Whether you are choosing fabric to sew clothes for your business, casual strolls or going outs, cotton and linen are fibers that will do the trick. Let’s have a look at their properties and see what makes them so suitable for the summer heat.
- Cotton: Soft, moisture-absorbing, breathable, from semi-sheer to opaque
- Linen: Slubby, softens with each washing, moisture-absorbing, breathable
The Advantages of Cotton Fabrics
Let’s start with cotton fabrics. It’s easy to work with, wash, take care of, and wear if it’s warm or cold. It’s great.
Cotton is one of the most sought-after fabrics when it comes to summer clothing. Available in a wide range of textures and weaves, it can easily construct your basic wardrobe on its own, without any help from other fibers.
Derived from plants, this material is highly absorbent and breathable. It wears beautifully both in dry heat and in humid conditions, and that’s the secret of its popularity all over the world. Why is this fiber perfect for summer needs?
- Highly absorbent
- Easy to wash and care for
- Dries fast
Very versatile, cotton is a cool fabric with many options like seersucker, poplin, gauze and madras. Eyelet variety allows more air to come through. Whatever type of cotton fabric by the yard you choose, it will probably need less care than expected, and that’s a great pro.
What Are the Pros and Cons of Linen Fabrics?
Linen fabric is an awesome way to meet the summer heat. Made from the fibers of flax plants, it feels cool and absorbs the sweat, keeping your body all set and comfortable. The best linen is woven in Ireland and Italy. Linen material lacks elasticity and is quite difficult to weave. However, it is easily a number one choice for summer clothing because it is durable, breathable and stronger than cotton.
What makes linen a great option for hot weather?
- Highly breathable
- Absorbs moisture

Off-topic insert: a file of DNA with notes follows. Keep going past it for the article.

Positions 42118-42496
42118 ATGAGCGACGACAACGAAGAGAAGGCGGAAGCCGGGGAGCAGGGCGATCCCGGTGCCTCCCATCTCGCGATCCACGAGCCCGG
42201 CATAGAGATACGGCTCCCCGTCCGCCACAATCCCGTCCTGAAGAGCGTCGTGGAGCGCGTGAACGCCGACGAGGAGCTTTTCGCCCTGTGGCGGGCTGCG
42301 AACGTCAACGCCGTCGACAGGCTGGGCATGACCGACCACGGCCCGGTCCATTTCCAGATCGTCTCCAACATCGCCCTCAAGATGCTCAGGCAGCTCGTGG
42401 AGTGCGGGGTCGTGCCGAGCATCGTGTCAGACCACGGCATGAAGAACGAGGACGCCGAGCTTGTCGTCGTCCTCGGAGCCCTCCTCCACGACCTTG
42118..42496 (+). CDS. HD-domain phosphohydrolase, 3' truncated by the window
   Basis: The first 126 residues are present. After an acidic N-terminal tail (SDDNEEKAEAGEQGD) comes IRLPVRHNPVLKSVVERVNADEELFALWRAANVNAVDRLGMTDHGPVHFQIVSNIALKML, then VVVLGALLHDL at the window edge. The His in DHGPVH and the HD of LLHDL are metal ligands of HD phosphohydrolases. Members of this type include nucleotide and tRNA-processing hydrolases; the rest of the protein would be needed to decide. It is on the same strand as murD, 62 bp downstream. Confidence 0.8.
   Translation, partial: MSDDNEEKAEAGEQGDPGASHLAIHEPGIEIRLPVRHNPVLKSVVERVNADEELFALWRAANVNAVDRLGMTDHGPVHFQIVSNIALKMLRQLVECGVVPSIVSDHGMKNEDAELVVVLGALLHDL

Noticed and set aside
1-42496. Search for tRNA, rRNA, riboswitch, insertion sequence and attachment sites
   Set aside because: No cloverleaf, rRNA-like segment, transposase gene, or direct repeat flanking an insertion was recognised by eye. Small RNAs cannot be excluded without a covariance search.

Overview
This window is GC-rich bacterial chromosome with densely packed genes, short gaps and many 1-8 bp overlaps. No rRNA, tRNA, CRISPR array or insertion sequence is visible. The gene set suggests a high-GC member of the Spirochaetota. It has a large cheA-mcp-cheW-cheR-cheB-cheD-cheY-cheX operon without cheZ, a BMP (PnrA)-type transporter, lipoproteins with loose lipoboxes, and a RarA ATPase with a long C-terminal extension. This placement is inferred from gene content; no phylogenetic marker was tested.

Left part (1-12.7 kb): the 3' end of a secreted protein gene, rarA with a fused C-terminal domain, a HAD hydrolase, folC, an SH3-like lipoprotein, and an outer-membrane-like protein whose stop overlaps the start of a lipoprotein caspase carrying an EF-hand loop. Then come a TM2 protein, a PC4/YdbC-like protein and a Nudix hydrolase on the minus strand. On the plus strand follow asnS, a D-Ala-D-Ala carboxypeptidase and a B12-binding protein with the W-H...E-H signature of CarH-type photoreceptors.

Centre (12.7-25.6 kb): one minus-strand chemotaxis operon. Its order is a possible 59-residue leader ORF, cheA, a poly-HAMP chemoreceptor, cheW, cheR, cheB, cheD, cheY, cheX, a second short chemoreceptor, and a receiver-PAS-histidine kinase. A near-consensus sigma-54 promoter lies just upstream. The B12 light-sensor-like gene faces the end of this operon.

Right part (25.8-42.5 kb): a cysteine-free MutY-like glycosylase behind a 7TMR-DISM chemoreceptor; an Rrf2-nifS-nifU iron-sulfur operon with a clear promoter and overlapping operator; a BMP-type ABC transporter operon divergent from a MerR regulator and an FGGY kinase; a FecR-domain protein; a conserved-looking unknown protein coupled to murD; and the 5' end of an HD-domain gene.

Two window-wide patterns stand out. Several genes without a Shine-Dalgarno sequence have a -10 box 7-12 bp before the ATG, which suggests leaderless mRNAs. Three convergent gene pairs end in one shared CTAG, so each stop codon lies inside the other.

- Durable and strong
- Resistant to damage
- Easy to wash and care for
- Dries fast
Linen has low thread count compared to cotton. Fewer fibers provide unbeatable breathability – just what we expect of a summer fabric. Another reason to love linen cloth is its ability to absorb moisture: linen fibers soak up about one-fifth of their weight in water.
Linen tends to crease easily. However, it tends to wrinkle less with time, as it becomes softer upon washing. Another way to make it resistant to creasing is blend it with cotton. If you have no time for ironing, spray your linen fabric with water and smooth the wrinkles with your hand.
A Guide to Breathable Summer Fabrics
You need to remember several qualities when choosing the right fabric for the summer closet. Have a look at our checklist of characteristics that are inherent to the best summer clothes materials:
Natural fibers are always better than synthetics. They let your skin breathe, ward off the heat, and feel gentler to the touch. On the contrary, synthetic materials do not have cooling properties.
The lighter, the better – that’s the rule to stick to. Lighter fabrics tend to be sheer, soft and silky, with a few exceptions having a coarse hand. Heavy cloths even if they are made of natural fibers will make you sweat. Opt for fabrics weighing no more than 250 g/m2.
Check the weave of your fabric. The most breathable ones are made with fine threads and in a loose weave.
We all have our own color preferences depending on the skin tone and so on. Still, the scientific fact – lighter colors are champions in beating summer heat because they are better at reflecting light.
Even the most breathable fabric will lose some of its charms if turned into a bodycon look. Plan for looser cuts and shapes rather than clingy silhouettes. In this case, nothing will hinder air circulation.
How to Care?
If you want summer fabrics to live long and happy, you should take good care of them. What is the recipe for success? Study the recommendations for the type of fabric chosen for the summer wardrobe. Here are some of the basic rules one should follow not to damage the material.
1. Cotton is not ok with high temperatures when it comes to washing. 30-40ºC works best for it. Cooler water temperatures prevent shrinkage and colour fading.
2. Do not bleach cotton, otherwise, fibers get weakened and start to rip.
3. Tumble drying is allowed, however, over drying leads to excessive wrinkling.
4. Most cotton fabrics need a little pressing. Use the lower press setting on your iron (around 150ºC). High temperatures can scorch and burn cotton fibers.
1. Hand or machine washing is better than dry cleaning. Linen becomes softer with each washing and prefers cold or lukewarm water – around 30ºC. Opt for a gentle washing cycle.
2. Do not bleach linen, otherwise, fibers get weakened and start to rip.
3. Tumble drying is not allowed. Instead, hang dry your linen.
4. Iron linen while it is still damp, or with steam (maximum 200ºC). Most linen fabrics look nice without pressing.